But, yeah, in this dream, I was this mom. I was trying to pack up all my stuff and sneak out because we were getting to the point where we were scared for our lives. We snuck out and I remember we got far enough away that he couldn't get us. I don't know what that meant exactly, if we were running or walking or on a plane. But I remember the feeling that I had when I was like, "I can survive, I can make this work because of my business." 

I woke up and I was sobbing like someone had died. I was like, what was that? That was weird because it felt very real but I knew it wasn't me. And I knew it wasn't like God telling me to leave. But He's like, "you have to stay here. I need you here because someone is gonna need what you have to say so that they can have that confidence that you experienced. When you were like, 'I can do this because I have a solid business that can support us as a family without my husband.'"

So there was this reassurance that regardless of my anxiety, regardless of what I was worried about, regardless of my own fear in starting my business and in helping women to move their businesses forward, God was like, "I need you here. Someone needs what you have to say."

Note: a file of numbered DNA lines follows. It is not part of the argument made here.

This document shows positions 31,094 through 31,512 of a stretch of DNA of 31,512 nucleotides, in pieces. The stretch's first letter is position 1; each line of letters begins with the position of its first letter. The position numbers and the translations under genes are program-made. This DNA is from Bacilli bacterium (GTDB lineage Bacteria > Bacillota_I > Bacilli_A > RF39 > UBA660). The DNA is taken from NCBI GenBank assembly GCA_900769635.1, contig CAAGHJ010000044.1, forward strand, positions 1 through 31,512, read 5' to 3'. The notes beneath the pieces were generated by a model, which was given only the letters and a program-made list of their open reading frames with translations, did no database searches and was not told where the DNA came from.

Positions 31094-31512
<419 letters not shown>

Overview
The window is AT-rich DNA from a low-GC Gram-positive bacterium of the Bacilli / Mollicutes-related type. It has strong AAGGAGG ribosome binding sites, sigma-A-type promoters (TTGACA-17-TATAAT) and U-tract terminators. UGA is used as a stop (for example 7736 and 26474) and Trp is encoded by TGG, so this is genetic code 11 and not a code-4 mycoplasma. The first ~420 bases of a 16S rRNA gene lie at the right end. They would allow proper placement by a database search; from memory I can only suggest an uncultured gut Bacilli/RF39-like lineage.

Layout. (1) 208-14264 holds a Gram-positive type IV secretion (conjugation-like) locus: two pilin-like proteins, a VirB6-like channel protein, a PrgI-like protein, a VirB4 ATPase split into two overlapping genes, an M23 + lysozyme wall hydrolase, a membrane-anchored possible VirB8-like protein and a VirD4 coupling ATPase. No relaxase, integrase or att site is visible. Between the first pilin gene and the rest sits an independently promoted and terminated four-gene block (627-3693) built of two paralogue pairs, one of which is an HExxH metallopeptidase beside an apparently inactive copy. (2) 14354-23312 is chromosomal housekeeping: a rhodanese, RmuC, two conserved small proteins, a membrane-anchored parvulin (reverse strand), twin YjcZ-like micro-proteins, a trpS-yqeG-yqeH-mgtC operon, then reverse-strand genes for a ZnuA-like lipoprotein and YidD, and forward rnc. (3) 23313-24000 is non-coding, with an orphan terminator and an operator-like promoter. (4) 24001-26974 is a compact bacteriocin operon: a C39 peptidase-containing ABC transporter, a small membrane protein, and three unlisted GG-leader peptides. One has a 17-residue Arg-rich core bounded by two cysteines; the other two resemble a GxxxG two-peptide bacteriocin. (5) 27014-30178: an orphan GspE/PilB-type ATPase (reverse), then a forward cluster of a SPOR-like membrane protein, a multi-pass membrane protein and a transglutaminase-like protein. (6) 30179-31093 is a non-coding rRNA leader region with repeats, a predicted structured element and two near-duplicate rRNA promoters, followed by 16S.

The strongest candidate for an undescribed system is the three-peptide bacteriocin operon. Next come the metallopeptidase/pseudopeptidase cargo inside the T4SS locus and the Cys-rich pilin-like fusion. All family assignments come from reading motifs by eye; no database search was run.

Some woman somewhere, I don't know if I've reached her yet or not, but some woman somewhere needs me to encourage her, to move forward, to not be afraid, to know that she can get on her own.

When I'm in those seasons where I'm like, should I just quit? He'll remind me of that dream; He'll bring it up. He's like, nope, I still need you here.

I don't know if it's one person, I don't know if it's a million people, but I know at least for now this is where I'm supposed to be regardless of my anxiety. 

Maggie: So when you feel like those anxious feelings and thoughts are coming up, do you have a piece of truth that you're preaching to yourself so that you'll fix your eyes on God instead of letting your emotions take over you?

Lilah: Yeah, we've actually been studying Romans at church; my husband and I are doing the She Reads Truth study on Romans. In Romans 8, which is where we currently are, I've been repeating this verse over and over.